Tools and strategies for eliciting patient preferences for end-of-life care are often absent, of poor quality, or ignored. The American Medical Association's Council on Ethical and Judicial Affairs has proposed new guidelines for the "optimal use" of advance directives. The guidelines urge the use of detailed work sheets in "tailoring end-of-life care to patients' preferences" and suggest a process to be followed by physicians in educating patients about death and dying. However, these well-intentioned guidelines face 3 key obstacles: the negative consequences of "ritualizing" end-of-life planning, physicians' inclination to disdain and to delegate to others communication about end-of-life preferences, and the tardiness of medical pedagogy in emphasizing end-of-life care and communication as crucial for the success of future physicians.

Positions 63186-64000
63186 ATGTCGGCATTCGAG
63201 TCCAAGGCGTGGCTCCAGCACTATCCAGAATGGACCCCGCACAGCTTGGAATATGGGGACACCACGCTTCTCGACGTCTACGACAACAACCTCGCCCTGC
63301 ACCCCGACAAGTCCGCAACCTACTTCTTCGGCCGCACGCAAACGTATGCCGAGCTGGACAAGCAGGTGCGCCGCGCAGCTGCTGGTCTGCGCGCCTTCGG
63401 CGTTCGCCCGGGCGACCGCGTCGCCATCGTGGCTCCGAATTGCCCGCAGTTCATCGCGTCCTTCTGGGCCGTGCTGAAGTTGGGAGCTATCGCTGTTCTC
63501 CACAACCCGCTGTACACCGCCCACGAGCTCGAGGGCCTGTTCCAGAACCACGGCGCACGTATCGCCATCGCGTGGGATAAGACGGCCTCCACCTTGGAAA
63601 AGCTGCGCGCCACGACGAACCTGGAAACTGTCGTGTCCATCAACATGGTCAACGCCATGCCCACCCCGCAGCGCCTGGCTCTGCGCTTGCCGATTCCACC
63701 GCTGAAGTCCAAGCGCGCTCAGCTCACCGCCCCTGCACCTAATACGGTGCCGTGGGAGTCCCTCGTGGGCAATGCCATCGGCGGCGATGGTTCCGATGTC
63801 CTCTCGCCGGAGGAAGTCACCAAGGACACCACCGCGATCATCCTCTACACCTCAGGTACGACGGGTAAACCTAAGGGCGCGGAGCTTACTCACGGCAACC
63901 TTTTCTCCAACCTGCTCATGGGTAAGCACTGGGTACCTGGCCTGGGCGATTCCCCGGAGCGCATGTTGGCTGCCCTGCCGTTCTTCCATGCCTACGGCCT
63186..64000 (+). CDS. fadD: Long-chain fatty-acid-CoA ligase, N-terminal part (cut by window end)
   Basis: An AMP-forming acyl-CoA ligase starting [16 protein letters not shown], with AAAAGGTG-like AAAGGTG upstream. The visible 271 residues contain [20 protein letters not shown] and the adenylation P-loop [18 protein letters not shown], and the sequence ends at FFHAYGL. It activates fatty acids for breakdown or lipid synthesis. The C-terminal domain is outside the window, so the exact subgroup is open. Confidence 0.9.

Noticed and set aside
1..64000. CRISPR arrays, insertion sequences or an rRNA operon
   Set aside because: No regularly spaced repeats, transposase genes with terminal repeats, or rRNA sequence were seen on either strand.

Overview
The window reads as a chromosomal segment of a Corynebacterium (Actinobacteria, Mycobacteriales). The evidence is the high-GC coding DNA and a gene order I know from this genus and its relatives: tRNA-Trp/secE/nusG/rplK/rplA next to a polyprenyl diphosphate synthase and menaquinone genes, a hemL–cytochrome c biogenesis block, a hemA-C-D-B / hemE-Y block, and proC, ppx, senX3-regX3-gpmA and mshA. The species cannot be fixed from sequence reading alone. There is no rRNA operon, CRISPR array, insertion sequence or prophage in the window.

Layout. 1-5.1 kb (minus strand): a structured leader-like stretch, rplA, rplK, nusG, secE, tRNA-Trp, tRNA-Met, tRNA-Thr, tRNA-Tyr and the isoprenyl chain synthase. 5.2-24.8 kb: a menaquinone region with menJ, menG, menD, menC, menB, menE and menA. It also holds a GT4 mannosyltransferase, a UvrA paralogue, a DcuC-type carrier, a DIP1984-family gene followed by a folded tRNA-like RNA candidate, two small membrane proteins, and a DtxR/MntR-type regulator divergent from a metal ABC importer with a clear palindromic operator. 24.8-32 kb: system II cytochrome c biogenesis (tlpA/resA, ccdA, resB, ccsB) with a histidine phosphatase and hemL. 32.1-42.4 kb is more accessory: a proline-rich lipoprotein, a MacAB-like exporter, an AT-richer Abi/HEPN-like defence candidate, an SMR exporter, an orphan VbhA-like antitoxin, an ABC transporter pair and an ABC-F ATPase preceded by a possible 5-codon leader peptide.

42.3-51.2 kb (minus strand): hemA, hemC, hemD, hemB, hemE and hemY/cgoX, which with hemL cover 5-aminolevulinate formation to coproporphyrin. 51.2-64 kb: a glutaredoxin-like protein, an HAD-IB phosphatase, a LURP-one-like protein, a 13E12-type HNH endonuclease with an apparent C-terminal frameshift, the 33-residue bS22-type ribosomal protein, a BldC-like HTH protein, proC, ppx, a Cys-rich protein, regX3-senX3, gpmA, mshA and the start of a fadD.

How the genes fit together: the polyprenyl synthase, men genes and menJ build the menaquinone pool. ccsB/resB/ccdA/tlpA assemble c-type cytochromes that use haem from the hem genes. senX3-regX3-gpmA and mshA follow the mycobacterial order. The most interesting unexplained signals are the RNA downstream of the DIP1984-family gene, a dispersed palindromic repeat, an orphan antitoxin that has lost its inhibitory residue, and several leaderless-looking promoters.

ASJC Scopus subject areas
- Social Psychology
- Sociology and Political Science